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am 30. April 2003
Mit "Blackhawk Down" dürfte Mark Bowden eine der besten und realistischsten Beschreibungen eines echten Kampfeinsatzes nach dem Vietnamkrieg gelungen sein. Das Buch ist an historischer Genauigkeit kaum zu übertreffen (Zum großen Teil läßt Bowden die Charaktere ihre Originalsätze während des Kampfes sprechen - der ganze Kampf und der Funkverkehr wurde ja komplett auf Video und Tonband aufgezeichnet). Man meint beim Lesen die Hitze, den Staub, das Vorbeipfeifen der Kugeln und die Explosionen der Panzerfäuste zu hören. Die ganze Geschichte des fehlgeschlagenen Einsatzes in der Gluthitze von Mogadischu wird bis ins allerkleinste Detail erzählt und analysiert, aber immer mit größtem stilistischen Geschick; nie wirkt die Geschichte trocken oder wie eine bloße Chronologie der Ereignisse.Es wird dem Leser ein faszinierender Einblick in Ausbildung, Struktur, Fähigkeiten und Mentalität von Einheiten wie den Rangers und der Delta Force vermittelt. Der amerikanische Autor (ein professioneller Journalist) gleitet aber nie in plumpen Nationalismus ab sondern bleibt stets kritisch. Eigentlich hatte er erwartet, daß das Militär ihn für dieses Buch hassen würde, aber nein: Präsident Clinton, der Generalstabschef der USA und der Oberkommandant des US Marinekorps haben ihn begeistert zu diesem Buch beglückwünscht, in West Point wurde das Buch zur Pflichtlektüre für alle Kadetten erklärt ! Mein Tip: wer sich für Geschichten über und Erzählungen aus dem Krieg interessiert, für den ist dieses Buch ein Muß !
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am 16. Mai 2000
This is an excellent piece of modern American history. Black Hawk Down is also a wake up call to any policy makers who have taken the Gulf War as proof positive that Military intervention will always work in the new century.
Mark Bowden manages to give the reader a good impression of the overall situation in Somalia in addition to the electrifying events of that ill fated mission in October. This is a very good aspect of the book, because it is here that the general reader and future policy maker will gain the most insight. Technological superiority does not insure an easy military success. Gunships and night vision goggles do not equal victory.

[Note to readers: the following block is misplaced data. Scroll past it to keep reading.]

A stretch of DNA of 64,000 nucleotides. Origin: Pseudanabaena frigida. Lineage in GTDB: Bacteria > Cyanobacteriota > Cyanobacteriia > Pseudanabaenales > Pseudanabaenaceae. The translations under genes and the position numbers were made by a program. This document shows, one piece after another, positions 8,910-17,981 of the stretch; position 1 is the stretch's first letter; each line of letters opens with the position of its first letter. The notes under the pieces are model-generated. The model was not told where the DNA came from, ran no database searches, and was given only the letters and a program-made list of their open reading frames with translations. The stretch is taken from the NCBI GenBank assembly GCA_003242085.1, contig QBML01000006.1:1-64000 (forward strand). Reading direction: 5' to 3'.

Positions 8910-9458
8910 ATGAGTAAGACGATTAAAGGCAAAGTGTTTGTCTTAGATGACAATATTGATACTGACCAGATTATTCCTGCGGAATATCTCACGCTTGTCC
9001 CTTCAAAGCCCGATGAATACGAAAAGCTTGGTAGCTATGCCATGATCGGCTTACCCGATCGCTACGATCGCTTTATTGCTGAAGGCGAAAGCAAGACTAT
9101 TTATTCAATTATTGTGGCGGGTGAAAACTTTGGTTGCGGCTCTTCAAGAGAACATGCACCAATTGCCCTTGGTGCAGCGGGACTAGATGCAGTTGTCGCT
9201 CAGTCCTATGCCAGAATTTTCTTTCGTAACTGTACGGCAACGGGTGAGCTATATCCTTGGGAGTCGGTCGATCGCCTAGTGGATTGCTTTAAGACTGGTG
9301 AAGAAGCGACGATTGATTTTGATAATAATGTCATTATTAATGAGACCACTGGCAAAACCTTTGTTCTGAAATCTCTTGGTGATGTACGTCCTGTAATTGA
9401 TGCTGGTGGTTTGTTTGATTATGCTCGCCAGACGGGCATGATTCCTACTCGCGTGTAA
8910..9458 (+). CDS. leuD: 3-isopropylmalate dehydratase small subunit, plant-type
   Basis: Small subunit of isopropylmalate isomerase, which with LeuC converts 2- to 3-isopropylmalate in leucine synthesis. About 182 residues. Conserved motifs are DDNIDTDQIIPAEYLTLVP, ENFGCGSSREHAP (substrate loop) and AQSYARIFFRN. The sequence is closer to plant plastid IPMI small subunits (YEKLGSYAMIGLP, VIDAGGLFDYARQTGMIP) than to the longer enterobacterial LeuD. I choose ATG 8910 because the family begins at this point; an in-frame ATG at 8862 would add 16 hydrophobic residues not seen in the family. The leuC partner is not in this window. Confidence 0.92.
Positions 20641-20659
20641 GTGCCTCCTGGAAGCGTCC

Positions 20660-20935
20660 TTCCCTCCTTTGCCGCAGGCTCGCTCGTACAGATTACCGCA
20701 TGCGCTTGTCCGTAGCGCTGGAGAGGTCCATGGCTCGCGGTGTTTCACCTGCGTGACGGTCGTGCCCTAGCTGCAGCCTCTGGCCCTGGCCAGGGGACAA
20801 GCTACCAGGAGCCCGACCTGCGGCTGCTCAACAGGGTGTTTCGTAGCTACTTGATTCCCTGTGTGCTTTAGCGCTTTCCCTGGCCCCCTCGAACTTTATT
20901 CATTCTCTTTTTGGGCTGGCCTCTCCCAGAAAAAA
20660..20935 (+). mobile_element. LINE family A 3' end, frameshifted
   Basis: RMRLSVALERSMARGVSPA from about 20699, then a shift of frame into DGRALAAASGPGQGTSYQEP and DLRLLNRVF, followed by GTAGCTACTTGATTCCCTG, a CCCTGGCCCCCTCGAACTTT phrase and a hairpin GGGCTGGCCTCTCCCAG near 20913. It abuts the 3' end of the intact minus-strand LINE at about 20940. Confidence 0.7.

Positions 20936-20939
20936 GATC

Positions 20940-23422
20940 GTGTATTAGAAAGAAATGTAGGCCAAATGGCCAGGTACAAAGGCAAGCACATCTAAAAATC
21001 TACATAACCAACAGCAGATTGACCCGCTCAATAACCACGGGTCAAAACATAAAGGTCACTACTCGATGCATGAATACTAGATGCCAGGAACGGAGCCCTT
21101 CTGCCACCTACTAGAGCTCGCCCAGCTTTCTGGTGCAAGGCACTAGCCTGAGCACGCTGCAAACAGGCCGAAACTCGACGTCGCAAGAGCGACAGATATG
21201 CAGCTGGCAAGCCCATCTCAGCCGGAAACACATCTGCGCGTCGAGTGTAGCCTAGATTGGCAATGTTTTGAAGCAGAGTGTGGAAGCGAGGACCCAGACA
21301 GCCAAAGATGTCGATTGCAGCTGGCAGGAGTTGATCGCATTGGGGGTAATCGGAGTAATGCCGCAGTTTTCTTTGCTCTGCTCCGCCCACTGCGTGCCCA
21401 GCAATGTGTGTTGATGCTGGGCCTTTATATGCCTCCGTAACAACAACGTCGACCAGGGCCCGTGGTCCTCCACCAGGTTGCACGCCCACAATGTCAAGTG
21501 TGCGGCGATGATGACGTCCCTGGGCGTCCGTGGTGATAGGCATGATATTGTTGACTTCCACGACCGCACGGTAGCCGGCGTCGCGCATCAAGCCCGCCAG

As the battle rages through the streets of Somalia, you will find yourself having to take some time off, in order to catch your breath. Bowden's writing is as telling as Spielburg's directing in Saving Private Ryan. Not only is there an honest and smooth account of combat, but the humor that manifests itself in these terrible situations is also brought out with ease.
I did find myself fliping to the index when a name came back that I recognized but could not remember exactly- that is one of the few shortfalls Bowden's tale posesses: an amazing quantity of characters. They are hard to keep track of. I needed to remind myself that I was reading history, and not an adventure novel. It shamed me to think that I could read like that, but you might find yourself falling into the same trap that Bowden's prose led me. All in all, I am glad that Bowden has give us the story the way he has, with as few as possible ommitted details and in a way that is so easy to access.